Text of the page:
GREAT news, Green Monsters! After a “disastrous” haul, the Japanese whaling fleet has finally decided to leave the Southern Ocean Whale Sanctuary for good this year – and it’s all thanks to the brave efforts of Sea Shepherd Australia.

It is unclear exactly how many whales were killed during the 2014 season, but one thing Sea Shepherd is certain of is that the numbers would have been a lot higher without their efforts.

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In January, for example, their blockading of certain areas, coupled with poor weather conditions, led to Japanese whalers being unable to catch any whales for at least fourteen days. Sea Shepherd estimates that their efforts saved the lives of at least 350 cetaceans during that month.

It is unusual for the Japanese fleet to have remained at sea until March. Captain Peter Hammarstedt of The Bob Barker says, “The late departure of the whaling fleet is a testament to the fact that they have been delivered a disastrous season by the hand of Sea Shepherd, willing to push into the second week of March despite deteriorating weather conditions rather than face our fleet. Before we started this campaign, we made a promise to our clients, the whales, and to all of our supporters around the world to drive these poachers out of the whale’s waters. We have kept that promise. We are relentless.”

Sid Chakravarty, captain of the organization’s ship, the Steve Irwin, states that “the numbers (of whales who have been killed) are put out by the Institute of Cetacean Research, so in a few days, while the whaling fleet’s on their way back to Japan … we’ll know how successful this campaign has been.”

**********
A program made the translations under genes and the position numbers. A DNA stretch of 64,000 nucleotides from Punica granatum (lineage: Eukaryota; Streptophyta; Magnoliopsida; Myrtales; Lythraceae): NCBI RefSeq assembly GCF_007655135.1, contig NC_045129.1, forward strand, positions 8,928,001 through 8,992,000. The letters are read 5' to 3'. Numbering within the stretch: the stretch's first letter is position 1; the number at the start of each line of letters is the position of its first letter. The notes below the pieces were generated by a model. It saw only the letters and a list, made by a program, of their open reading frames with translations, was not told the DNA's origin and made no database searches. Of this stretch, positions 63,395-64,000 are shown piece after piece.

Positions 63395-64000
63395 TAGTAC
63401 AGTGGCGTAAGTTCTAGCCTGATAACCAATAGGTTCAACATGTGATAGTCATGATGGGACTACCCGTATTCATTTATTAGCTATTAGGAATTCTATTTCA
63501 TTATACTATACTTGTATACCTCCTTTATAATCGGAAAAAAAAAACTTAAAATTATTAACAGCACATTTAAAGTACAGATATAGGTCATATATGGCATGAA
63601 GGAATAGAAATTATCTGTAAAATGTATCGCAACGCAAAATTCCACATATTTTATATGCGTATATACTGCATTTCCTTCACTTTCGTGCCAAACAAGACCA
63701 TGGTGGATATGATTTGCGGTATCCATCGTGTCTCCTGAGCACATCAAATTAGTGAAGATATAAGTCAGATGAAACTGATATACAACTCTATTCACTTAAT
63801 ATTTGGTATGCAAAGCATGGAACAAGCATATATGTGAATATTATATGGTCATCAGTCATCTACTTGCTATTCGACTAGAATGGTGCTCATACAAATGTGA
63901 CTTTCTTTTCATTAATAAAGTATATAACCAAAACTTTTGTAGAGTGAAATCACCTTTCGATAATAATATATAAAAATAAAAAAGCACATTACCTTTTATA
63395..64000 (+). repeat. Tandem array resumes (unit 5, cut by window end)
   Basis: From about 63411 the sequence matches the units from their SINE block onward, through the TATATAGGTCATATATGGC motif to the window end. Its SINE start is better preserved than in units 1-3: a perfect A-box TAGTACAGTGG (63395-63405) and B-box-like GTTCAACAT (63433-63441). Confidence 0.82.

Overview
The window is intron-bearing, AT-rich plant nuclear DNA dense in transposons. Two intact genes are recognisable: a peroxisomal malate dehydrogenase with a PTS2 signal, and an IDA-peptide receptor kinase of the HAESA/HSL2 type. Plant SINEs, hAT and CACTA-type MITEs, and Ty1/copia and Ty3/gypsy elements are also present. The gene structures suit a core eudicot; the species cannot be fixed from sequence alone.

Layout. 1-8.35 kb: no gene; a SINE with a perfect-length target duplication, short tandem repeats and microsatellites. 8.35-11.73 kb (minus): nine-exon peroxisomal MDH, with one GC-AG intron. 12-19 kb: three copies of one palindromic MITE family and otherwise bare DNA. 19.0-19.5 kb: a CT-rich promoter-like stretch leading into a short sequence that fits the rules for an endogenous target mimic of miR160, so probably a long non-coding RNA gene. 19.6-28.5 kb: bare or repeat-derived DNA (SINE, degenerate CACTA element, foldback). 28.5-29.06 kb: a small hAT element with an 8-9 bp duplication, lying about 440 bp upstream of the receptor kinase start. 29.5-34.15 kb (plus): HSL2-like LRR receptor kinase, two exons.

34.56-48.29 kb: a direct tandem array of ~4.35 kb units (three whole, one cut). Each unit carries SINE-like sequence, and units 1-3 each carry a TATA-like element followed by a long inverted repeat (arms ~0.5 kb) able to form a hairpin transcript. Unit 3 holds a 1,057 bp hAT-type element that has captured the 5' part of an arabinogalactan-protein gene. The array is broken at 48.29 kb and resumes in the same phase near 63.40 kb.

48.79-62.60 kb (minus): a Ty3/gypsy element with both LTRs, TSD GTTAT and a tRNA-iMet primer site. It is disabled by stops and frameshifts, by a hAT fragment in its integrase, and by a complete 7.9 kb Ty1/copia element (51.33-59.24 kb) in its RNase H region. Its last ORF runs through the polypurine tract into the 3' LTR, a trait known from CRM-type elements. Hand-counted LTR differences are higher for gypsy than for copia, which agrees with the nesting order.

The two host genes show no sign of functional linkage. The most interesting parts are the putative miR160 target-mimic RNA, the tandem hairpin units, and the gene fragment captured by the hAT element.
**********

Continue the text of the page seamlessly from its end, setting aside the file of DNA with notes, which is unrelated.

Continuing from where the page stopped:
The Japanese whalers may have given up on their quest for this year, but the long-term future of this barbaric industry remains unclear. In June 2013, Australia took Japan to the International Court of Justice in the Hague over their whaling exploits, arguing that this so-called “scientific” practice was, in effect, commercial whaling in disguise. According to Whale and Dolphin Conservation (WDC), the verdict will be announced on March 31 – and this could have a major impact on the industry, by either curtailing it or shutting it down completely.

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Meanwhile, researchers from the Australian Antarctic Division (AAD), in conjunction with U.S. scientists, have been undertaking a series of genetic tests on humpback whale skin samples. According to AAD molecular biologist, Simon Jarman, this will help them to determine what needs to be done to assist population recovery efforts.

“(The tests) can tell you things about population size, which is really interesting to biologists studying animals who have a history of exploitation in the past. Their population’s obviously smaller now than it would have been before the whaling era and we’re very interested to know how many there are now,” Jarman says. “Adapting it to other whale species should be fairly easy, now that we’ve got a bit of a head-start in this one for humpbacks … We need to know about their population health for monitoring what’s going on in the ecosystem.”

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Because that’s what real scientific research on whales is aiming for, Japan – the whales’ health and wellbeing, not their needless slaughter.

Image Source: Kevin Galens/Flickr

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